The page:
As you know, the notebooks are based on Rilke's trip to Paris in order to meet and write about Rodin, though the latter is not even mentioned in the notebooks which are however replete with Rilke's fear of failure, and of his attempt to learn to 'look'. ( which starts me thinking of 'looking' at Berlin in HUB, and your comment that, 'the reader has to see something that is impossible to see, which is: how he sees.')
Rilke writes, "I am afraid. One must take some action against fear, once one has come down with it." Here's the preceding section. ( The text in German is on Project Gutenberg. )

Have I said it before? I am learning to see. Yes, I am beginning. It's still going badly. But I intend to make the most of my time.
For example, it never occurred to me how many faces there are. There are multitudes of people, but there are many more faces, because each person has several of them. There are people who wear the same face for years; naturally, it wears out, gets dirty, splits at the seams, stretches like gloves worn during a long journey. They are thrifty, uncomplicated people; they never change it, never even have it cleaned. Of course, since they have several faces, you might wonder what they do with the other ones. They keep them in storage. Their children will wear them. But sometimes it happens that their dogs go out wearing them. And why not? A face is a face.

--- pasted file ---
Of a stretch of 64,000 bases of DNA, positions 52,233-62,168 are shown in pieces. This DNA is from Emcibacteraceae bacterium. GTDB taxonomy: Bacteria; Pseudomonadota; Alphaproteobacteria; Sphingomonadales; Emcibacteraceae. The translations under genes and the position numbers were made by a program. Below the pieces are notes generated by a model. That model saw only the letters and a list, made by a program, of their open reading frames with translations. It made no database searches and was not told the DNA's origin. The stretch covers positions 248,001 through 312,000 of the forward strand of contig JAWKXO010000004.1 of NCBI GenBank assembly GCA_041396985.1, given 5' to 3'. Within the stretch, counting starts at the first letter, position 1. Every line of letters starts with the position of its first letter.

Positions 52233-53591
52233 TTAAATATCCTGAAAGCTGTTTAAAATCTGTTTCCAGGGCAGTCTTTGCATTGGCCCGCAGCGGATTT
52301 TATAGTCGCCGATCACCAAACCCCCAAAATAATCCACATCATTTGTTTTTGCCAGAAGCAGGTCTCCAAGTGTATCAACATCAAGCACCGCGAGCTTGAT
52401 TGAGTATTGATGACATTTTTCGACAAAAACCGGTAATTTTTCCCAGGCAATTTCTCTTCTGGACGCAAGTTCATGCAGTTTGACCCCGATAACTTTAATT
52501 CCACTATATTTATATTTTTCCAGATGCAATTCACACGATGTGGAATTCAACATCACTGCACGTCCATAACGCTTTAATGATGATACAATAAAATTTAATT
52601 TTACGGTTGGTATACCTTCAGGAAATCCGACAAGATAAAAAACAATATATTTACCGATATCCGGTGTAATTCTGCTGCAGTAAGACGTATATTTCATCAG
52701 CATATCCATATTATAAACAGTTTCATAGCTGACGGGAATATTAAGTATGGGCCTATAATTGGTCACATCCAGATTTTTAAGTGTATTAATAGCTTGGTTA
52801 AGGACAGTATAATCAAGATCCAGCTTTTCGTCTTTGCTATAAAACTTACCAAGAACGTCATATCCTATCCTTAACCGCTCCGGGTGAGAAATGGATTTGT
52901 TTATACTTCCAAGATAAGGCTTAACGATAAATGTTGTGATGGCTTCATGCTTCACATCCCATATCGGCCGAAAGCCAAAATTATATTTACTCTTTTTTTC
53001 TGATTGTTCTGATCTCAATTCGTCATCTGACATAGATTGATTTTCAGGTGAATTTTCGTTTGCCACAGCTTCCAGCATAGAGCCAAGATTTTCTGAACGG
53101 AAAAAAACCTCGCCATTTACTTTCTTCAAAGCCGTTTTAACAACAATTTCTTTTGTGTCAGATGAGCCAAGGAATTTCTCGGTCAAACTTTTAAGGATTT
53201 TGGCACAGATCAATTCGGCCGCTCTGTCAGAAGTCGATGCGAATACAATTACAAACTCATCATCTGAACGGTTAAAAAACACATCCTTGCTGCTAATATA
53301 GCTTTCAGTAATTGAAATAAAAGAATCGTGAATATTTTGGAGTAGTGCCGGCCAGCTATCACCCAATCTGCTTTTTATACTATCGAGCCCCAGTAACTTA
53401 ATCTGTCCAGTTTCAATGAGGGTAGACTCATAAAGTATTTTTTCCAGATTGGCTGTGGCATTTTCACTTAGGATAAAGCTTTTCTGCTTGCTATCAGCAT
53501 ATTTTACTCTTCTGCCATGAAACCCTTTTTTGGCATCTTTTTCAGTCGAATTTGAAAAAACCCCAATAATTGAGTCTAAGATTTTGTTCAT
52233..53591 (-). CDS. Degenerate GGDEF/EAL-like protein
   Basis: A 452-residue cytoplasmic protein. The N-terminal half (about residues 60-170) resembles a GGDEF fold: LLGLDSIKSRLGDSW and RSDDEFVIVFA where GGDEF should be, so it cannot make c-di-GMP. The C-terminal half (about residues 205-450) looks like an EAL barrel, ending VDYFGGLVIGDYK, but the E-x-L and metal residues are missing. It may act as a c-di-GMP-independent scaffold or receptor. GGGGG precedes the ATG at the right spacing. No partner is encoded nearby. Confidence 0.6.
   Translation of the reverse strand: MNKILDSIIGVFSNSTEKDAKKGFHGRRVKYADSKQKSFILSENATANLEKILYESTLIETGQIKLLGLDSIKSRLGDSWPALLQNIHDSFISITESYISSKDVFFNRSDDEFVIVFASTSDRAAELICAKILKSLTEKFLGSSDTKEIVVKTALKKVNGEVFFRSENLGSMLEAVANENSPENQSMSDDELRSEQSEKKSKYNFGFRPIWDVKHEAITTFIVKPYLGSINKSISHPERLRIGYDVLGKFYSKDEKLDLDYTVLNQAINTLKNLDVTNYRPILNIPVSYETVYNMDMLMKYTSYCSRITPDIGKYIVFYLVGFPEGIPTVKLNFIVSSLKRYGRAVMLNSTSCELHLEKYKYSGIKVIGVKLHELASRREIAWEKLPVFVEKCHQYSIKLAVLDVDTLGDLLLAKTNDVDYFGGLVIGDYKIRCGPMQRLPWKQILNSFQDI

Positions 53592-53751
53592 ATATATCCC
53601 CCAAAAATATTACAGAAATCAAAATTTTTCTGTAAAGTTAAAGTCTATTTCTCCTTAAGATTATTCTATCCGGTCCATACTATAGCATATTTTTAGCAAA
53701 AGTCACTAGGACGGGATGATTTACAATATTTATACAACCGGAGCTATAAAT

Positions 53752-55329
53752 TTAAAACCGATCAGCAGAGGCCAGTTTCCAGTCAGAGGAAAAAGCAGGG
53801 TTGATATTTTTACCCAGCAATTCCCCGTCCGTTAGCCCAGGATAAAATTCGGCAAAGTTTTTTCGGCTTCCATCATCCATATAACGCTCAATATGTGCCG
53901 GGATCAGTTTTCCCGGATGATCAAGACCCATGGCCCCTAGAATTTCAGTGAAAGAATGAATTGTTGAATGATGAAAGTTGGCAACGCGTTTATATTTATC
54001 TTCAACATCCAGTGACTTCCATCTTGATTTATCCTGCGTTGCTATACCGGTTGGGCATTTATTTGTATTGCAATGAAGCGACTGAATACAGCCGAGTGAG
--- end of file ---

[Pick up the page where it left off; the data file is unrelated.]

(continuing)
Other people change faces incredibly fast, put on one after another and wear them out(...)their last one is worn through in a week, has holes in it, is in many places as thin as paper, and then, little by little, the lining shows through, the non-face and they walk around with that.